The first time I left an airplane in flight was in the Army. I had completed most of the parachute training at Ft. Benning, GA, and was sent aloft with 106 fellow novices in a C-130 Hercules to execute a side door exit. I have a swirling mass of memories that flood in –had you been watching me type you’d have seen me pause, smile, shake my head and go back to typing. I always smile because I recall that when I got to the ground and pulled the parachute harness from my back, that there was a dusty footprint dead center of the now opened pack flaps of the chute. I had, like many of the guys, been given a motivational assist at the moment I reached the door and saw the nothing I was about to step into. I smile because I recall how the jumpmaster was screeching over the din of the four turbine engines that a jump was not mandatory and we could choose to step aside and ride back with the plane.
Actually a couple of guys did opt out at the last minute, diving to the side of the door as a part of their final steps to the door. Separated from those of us who made the exit, we never saw those guys again. They were quickly absorbed back into the military system for deployment in a less exciting career path. By the time we first timers returned to the barracks, the only remnants of the washouts was an empty bunk with its mattress rolled. None of us would talk much about their departure, save to confirm that they had chosen not to be a part of the colorful history of aerial infantry delivery. The footprint on my back was not a sign of anything except that I had paused in the door way as I leaned out into the wind. The jumpmaster wasn’t really removing my choice, he was ensuring that I didn’t tumble as I exited the aircraft, a situation that could easily cause a tangle of the suspension lines which connected me to the lifesaving circle of nylon that slowed my descent. By the time you get as far into the doorway as I, and others with matching footprints had gotten, it was too late to abort. Inertia alone would carry us and our equipment out the door. I remembered the way it all felt and the sense of real exhilaration and pleasure I felt as I looked at the ground below.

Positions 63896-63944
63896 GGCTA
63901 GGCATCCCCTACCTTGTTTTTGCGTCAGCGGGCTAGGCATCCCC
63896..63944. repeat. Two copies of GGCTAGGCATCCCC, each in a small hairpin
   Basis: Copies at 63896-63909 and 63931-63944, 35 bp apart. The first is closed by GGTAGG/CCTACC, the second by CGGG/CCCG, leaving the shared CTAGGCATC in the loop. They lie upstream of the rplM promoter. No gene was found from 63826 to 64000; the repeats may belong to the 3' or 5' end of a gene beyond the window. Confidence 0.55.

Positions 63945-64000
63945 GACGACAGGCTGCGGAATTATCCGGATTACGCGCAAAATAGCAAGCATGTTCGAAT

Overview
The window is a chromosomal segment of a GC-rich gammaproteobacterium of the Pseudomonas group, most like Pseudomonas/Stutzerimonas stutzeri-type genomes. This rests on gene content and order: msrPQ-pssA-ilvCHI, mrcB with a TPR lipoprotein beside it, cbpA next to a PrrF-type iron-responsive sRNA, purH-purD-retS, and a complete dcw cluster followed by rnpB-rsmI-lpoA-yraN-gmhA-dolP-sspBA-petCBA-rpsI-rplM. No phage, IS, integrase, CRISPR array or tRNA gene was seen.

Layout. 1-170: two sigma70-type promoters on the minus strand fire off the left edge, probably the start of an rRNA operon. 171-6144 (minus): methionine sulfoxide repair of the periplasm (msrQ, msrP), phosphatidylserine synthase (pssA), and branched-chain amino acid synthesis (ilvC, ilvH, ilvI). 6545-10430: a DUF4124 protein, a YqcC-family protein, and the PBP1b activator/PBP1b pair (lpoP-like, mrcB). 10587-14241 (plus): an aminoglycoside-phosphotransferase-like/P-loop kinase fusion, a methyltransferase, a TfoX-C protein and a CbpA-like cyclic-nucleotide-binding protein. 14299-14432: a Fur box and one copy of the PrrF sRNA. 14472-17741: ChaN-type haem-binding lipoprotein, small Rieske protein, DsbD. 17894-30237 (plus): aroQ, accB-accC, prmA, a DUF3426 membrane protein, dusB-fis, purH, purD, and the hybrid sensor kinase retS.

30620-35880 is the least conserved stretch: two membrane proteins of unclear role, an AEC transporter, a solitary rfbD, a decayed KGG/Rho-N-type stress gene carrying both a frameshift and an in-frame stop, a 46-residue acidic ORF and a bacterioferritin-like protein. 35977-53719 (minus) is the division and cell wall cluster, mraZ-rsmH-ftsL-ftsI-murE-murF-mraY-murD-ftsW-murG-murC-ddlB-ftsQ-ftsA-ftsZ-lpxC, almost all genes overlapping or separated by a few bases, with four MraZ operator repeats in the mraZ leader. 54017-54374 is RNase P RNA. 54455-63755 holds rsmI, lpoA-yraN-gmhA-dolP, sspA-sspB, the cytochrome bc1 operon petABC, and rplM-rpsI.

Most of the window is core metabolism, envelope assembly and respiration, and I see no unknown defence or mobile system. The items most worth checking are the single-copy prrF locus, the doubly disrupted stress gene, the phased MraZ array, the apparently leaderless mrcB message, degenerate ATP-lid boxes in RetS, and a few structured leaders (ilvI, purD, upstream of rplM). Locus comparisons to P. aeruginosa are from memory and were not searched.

This is the facial expression I hope is caught on my wife’s face. I am hoping it will be a wide eyed, wide mouthed full facial smile and not the scrunched closed eyes and downturned mouth of someone wishing they were anywhere doing anything other than being where they are. That’s about the only two choices and it is important to me that she find the same joy and freedom that my kids and I feel at jumping. I desperately hope that she is not among the 0ne in ten who suffers an unexpected movement of the bowels. Because of the pressure differential, passing gas is a common thing as the plane makes it fast ascent to the 9,000 average jump height. When a little terror is combined with an ill advised late lunching, it can get a bit messy. I say with a certain inexplicable pride that I have never stained my underwear with solids of fluids, and I’m hoping that my wife is a member of the starched and pressed club as she thumps her conclusion to the experience.
The landing will be fun to watch. When to people are connected to each other with the strapping used in tandems, they each have their own balance movements trying to remain erect on landing. These reactions are often out of sync and end up in a two person pig pile in the dirt. Of course, just as often the professional giving her the ride will be properly turned into the wind and the wind maintains a steady level as they near the ground. This will permit a standup landing not unlike stepping down on the bottom step of a stairwell. Dignity remains intact, not like it matters, because dignity is most often secondary to the laughter and pleasure that the drop has produced. There is also a certain bit of relief as well, as one looks at the long way they have come from the heavens to find themselves still safe and whole. On the trip back home, she will be wistful and thinking, hopefully wishing to be able to repeat the experience in the future. Even some who didn’t enjoy the first time look forward to another try. There is something about this sport that is instantly adopted by genetics and becomes a part of you.
So I am anticipating the coming event for my own reasons, most of which revolve around my deep desire that she discovers that she liked the jump. It will bring her a little closer to me and mine as we share in a mutual enjoyment.